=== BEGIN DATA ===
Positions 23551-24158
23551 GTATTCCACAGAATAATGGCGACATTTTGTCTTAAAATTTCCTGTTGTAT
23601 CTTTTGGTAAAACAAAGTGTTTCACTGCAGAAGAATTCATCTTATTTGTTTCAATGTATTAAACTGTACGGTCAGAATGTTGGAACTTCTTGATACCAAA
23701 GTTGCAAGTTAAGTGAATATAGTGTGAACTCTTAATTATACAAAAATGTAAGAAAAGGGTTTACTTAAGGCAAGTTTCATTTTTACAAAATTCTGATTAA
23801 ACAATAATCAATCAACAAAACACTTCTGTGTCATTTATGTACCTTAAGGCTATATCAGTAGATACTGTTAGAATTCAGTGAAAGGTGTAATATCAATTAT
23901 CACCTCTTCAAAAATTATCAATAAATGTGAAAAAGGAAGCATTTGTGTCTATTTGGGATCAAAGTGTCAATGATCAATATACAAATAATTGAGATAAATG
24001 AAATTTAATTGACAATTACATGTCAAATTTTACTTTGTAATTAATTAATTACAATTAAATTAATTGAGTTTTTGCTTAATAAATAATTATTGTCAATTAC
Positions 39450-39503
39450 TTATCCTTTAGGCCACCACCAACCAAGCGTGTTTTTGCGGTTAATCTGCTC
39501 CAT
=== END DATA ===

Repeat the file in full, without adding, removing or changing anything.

Positions 23551-24158
23551 GTATTCCACAGAATAATGGCGACATTTTGTCTTAAAATTTCCTGTTGTAT
23601 CTTTTGGTAAAACAAAGTGTTTCACTGCAGAAGAATTCATCTTATTTGTTTCAATGTATTAAACTGTACGGTCAGAATGTTGGAACTTCTTGATACCAAA
23701 GTTGCAAGTTAAGTGAATATAGTGTGAACTCTTAATTATACAAAAATGTAAGAAAAGGGTTTACTTAAGGCAAGTTTCATTTTTACAAAATTCTGATTAA
23801 ACAATAATCAATCAACAAAACACTTCTGTGTCATTTATGTACCTTAAGGCTATATCAGTAGATACTGTTAGAATTCAGTGAAAGGTGTAATATCAATTAT
23901 CACCTCTTCAAAAATTATCAATAAATGTGAAAAAGGAAGCATTTGTGTCTATTTGGGATCAAAGTGTCAATGATCAATATACAAATAATTGAGATAAATG
24001 AAATTTAATTGACAATTACATGTCAAATTTTACTTTGTAATTAATTAATTACAATTAAATTAATTGAGTTTTTGCTTAATAAATAATTATTGTCAATTAC
Positions 39450-39503
39450 TTATCCTTTAGGCCACCACCAACCAAGCGTGTTTTTGCGGTTAATCTGCTC
39501 CAT